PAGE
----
http://zgp.org/~dmarti/freedom/for-sale-cheap/

    So I can sell the unopened software, right?

  • http://srynas.blogspot.com/ Steve R.

    The Gripeline had many posts on the absurdity of EULAs posted in the EULA Library. Unfortunately many of the links are now dead and the site is href=”http://www.gripe2ed.com/scoop/story/2008/7/28/165924/644″>no longer active. This link is still valid: href=”http://www.gripe2ed.com/scoop/story/2008/6/20/022/00732″>Teleblend's terrible terms

    Ed Foster wrote on one of Teleblend's provisions: “In other words, even if you got what looked like a real contract when you signed up for the service, those terms are voided by whatever they choose to post on a webpage you (as was the case with the reader) may not even know exists. And this they call an “opt-in” customer agreement?

  • http://felter.org/wesley/ Wes Felter

    So shinkwrap contracts are bad, but clickwrap contracts (virtually the same thing) are good? It's good that commerce is moving online, because then the only way to avoid these one-sided contracts is to not use the Internet?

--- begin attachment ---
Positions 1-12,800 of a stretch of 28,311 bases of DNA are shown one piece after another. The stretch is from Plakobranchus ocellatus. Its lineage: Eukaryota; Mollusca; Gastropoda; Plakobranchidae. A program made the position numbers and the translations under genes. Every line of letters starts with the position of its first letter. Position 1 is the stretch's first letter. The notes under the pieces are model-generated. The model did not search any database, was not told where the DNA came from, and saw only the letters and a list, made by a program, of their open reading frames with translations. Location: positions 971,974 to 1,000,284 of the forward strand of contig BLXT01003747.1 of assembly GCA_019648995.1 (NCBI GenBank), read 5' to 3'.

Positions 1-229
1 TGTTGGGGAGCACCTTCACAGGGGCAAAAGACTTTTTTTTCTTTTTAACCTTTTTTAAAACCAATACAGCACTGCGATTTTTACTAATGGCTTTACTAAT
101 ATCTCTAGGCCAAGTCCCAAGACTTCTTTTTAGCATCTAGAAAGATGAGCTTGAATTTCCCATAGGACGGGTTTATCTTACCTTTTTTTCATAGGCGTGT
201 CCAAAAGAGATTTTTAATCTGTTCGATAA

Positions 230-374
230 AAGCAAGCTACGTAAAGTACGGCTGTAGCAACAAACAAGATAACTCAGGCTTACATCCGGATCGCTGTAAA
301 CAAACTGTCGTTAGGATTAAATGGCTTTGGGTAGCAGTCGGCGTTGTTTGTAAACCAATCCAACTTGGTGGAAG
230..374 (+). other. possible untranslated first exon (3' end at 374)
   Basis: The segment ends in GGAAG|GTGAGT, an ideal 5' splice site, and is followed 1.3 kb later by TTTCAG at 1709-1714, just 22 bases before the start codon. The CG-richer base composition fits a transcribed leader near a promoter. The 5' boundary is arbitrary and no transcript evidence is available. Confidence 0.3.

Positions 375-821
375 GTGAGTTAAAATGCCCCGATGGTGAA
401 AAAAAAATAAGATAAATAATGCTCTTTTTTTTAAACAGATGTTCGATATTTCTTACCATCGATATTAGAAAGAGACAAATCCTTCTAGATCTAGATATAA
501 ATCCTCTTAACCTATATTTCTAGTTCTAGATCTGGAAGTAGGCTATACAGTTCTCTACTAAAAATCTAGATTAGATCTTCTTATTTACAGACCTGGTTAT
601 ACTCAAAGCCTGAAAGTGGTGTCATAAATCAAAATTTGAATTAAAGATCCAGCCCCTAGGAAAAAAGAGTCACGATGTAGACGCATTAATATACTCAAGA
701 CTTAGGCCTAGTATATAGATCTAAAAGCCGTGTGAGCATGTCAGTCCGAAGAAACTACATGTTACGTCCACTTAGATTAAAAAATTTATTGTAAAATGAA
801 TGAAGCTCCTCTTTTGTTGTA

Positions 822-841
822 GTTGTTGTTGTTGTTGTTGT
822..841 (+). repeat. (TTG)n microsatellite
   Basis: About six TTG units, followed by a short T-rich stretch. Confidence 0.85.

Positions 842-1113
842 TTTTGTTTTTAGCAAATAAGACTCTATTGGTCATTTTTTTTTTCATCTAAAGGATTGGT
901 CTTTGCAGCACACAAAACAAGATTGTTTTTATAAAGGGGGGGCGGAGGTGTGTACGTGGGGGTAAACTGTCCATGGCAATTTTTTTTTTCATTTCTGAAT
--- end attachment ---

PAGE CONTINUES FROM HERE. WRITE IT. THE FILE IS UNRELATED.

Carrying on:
• http://www.openmarket.org/author/alex-harris/ AlexHarris

    I would contend that clickwrap contracts are not the same as shrinkwrap contracts. In the shrinkwrap context, I have never actually assented to the terms. I already dickered for the product and received it, but now the seller wants to impose some terms ex post factor. When I buy the new Augustana album on iTunes, however, I agree to Apple's terms before I pay for the files. If I decide that I don't actually want to buy the music, I can simply not form the contract and thereby not bind myself to pay or to Apple's terms (but, of course, I also won't get the product).

    The clickwrap case sounds exactly the same to me as a standard form contract. The only difference is that one is online and one is on paper. In either case, my actual agreement to the terms is required – and it is, of course, perfectly within the seller's right to refuse to give me its files or products unless I agree to provisions that it sets forth.